Searching over 5,500,000 cases.


searching
Buy This Entire Record For $7.95

Download the entire decision to receive the complete text, official citation,
docket number, dissents and concurrences, and footnotes for this case.

Learn more about what you receive with purchase of this case.

American Fidelity Assurance Company v. Heraty

United States District Court, E.D. Louisiana

February 7, 2019

AMERICAN FIDELITY ASSURANCE COMPANY
v.
THOMAS PAUL HERATY, ET AL.

         SECTION A(4)

          ORDER AND REASONS

          JAY C. ZAINEY UNITED STATES DISTRICT JUDGE.

         Before the Court is a pro se Motion to Dismiss (Rec. Doc. 13) filed by Defendant Aimee Thompson Milavic. Plaintiff American Fidelity Assurance Company (“American”) opposes the Motion. (Rec. Doc. 16). The Motion, set for submission on January 9, 2019, is before the Court on the briefs without oral argument. Having considered the motion and memoranda of counsel, the opposition, the record, and the applicable law, the Court finds that the Motion to Dismiss (Rec. Doc. 13) is DENIED for the reasons set forth below.

         I. Background

         In 2009, Donald Thompson purchased a $20, 000 life insurance policy from American which insured the life of Donald Thompson. (Rec. Doc. 1 Complaint, ¶ 6). Thereafter, a loan totaling $2, 691.24 was issued against the policy. (Id. at 11). Donald Thompson died around May 25, 2018. (Id. at 12). The loan remains unpaid; thus, the death benefit payable under the policy is subject to a reduction. (Id. at 11). American admits liability up to $17, 308.76. (Id. at 15). Aimee Thompson Milavic submitted a Statement of Claimant form, and Thomas Paul Heraty requested American provide him with a claim form. (Id. at 13-14). American filed this interpleader naming Milavic and Heraty as Defendants. Milavic now moves this Court to dismiss this action for lack of subject matter jurisdiction. (Rec. Doc. 13, p. 1).

         II. Legal Standard

         Federal courts are courts of limited jurisdiction and may only hear those cases authorized by the United States Constitution and federal statutes. Coury v. Prot, 85 F.3d 244, 248 (5th Cir. 1996). Rule 12(b)(1) of the Federal Rules of Civil Procedure provides that a party may assert that a court lacks subject matter jurisdiction. “A case is properly dismissed for lack of subject matter jurisdiction when the court lacks the statutory or constitutional power to adjudicate the case.” Home Builders Ass'n of Miss., Inc. v. City of Madison, Miss., 143 F.3d 1006, 1010 (5th Cir. 1998). “Courts may dismiss for lack of subject matter jurisdiction on any one of three different bases: (1) the complaint alone; (2) the complaint supplemented by undisputed facts in the record; or (3) the complaint supplemented by undisputed facts plus the court's resolution of disputed facts.” Clark v. Tarrant Cnty., 798 F.2d 736, 741 (5th Cir. 1986). The burden of proof on a 12(b)(1) motion is on the party asserting jurisdiction over the claim. Ramming v. United States, 281 F.3d 158, 161 (5th Cir. 2001).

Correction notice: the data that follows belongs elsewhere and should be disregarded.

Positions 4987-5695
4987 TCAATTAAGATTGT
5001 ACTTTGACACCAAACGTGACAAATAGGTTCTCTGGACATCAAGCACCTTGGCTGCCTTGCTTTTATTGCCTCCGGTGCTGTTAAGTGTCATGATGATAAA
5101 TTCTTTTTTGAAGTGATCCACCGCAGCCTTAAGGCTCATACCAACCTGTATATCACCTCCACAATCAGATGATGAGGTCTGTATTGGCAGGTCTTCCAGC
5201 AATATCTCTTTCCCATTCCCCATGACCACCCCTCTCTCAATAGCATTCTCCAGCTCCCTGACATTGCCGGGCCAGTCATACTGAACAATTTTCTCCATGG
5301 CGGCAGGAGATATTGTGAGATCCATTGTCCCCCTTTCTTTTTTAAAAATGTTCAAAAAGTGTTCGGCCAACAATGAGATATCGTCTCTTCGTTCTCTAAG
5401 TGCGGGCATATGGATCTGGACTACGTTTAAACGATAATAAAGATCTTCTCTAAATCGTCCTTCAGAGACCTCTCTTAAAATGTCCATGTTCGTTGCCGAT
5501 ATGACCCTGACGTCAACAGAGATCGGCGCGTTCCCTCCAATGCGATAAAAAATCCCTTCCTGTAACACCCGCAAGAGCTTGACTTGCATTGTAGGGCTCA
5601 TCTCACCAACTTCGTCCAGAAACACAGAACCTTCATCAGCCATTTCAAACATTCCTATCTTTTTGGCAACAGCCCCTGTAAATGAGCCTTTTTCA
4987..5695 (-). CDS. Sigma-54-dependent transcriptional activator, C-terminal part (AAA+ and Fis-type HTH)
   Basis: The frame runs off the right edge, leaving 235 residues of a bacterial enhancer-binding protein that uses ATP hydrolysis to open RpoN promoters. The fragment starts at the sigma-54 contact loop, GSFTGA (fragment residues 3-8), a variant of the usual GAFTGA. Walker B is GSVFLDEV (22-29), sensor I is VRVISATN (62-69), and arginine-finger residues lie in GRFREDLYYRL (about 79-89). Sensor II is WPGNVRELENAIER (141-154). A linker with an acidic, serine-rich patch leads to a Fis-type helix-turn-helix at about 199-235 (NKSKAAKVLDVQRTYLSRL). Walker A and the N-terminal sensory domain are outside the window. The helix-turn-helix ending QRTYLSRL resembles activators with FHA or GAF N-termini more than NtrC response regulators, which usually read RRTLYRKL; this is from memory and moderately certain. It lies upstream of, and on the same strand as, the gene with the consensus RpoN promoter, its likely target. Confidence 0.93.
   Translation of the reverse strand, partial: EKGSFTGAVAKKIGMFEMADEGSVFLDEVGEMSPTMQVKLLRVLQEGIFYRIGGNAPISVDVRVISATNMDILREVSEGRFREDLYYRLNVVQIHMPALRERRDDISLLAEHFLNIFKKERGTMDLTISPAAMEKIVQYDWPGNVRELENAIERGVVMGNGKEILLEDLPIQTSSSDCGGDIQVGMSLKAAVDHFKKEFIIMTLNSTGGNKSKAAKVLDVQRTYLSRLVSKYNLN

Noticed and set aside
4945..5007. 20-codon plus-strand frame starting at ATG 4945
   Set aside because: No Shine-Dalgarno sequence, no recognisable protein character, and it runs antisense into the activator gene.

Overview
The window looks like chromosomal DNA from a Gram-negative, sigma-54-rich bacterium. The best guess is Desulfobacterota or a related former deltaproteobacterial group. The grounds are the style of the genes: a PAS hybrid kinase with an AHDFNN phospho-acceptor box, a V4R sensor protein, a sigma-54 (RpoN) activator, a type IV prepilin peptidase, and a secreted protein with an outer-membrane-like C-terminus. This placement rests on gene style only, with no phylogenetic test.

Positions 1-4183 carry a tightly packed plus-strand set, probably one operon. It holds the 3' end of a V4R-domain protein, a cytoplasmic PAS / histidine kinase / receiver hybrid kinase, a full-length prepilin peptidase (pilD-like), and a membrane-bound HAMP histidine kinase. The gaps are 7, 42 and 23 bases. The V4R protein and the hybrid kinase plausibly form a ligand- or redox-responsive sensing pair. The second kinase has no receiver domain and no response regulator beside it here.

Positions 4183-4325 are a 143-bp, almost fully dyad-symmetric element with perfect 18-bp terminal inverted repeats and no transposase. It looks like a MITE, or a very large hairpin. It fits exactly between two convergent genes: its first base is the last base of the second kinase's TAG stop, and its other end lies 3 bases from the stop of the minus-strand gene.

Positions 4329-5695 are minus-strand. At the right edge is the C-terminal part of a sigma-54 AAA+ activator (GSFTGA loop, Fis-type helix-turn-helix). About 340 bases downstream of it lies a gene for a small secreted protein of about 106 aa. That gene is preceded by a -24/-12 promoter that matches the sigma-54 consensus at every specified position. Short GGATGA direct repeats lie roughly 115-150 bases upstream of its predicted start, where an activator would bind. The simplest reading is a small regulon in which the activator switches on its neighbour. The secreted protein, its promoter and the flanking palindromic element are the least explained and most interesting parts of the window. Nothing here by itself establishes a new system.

III. Discussion

         Defendant Milavic argues that American filed this action pursuant to 28 U.S.C. § 1332(a). (Rec. Doc. 13, p. 1). Milavic asserts that American does not cite federal question jurisdiction in the Complaint and that this Court lacks diversity jurisdiction because Donald Thompson was a Mississippi resident. (Id.). American responds by arguing that it identified 28 U.S.C. § 1335 as a basis for federal question subject matter jurisdiction in the Complaint. (Rec. Doc. 16, p. 2).

         The Court finds that American properly plead subject matter jurisdiction pursuant to 28 U.S.C. § 1335. The statute provides in part:

(a) The district courts shall have original jurisdiction of any civil action of interpleader or in the nature of interpleader filed by any person, firm, or corporation, association, or society having in his or its custody or possession money or property of the value of $500 or more…if,
(1) Two or more adverse claimants, of diverse citizenship as defined in subsection (a) or (d) of section 1332 of this title, are claiming or may claim to be entitled to such money… and if (2) the plaintiff has deposited such money or property or has paid the amount of or the loan or other value of such instrument or the amount due under such obligation into the registry of the court.

         American plead federal question subject matter jurisdiction pursuant to 28 U.S.C. § 1335, interpleader, in its Complaint. (Rec. Doc. 1 Complaint, ¶ 3). American issued a life insurance policy and had in its possession the remaining benefits totaling $17, 308.76, an excess of $500. (Id. at 3). The two individuals named as Defendants are adverse claimants to the benefits. (Id.). Defendants have diversity of citizenship as Aimee Thompson Milavic is domiciled in Alabama and Thomas Paul Heraty is domiciled in Louisiana. (Id. at 2). The Court's registry received American's deposit totaling $17, 651.52 on December 31, 2018. (Rec. Doc. 17). Defendant Milavic does not dispute any of these facts and allegations. The Court concludes that it has proper subject matter jurisdiction pursuant to 28 U.S.C. § 1335, interpleader.

         IV. ...


Buy This Entire Record For $7.95

Download the entire decision to receive the complete text, official citation,
docket number, dissents and concurrences, and footnotes for this case.

Learn more about what you receive with purchase of this case.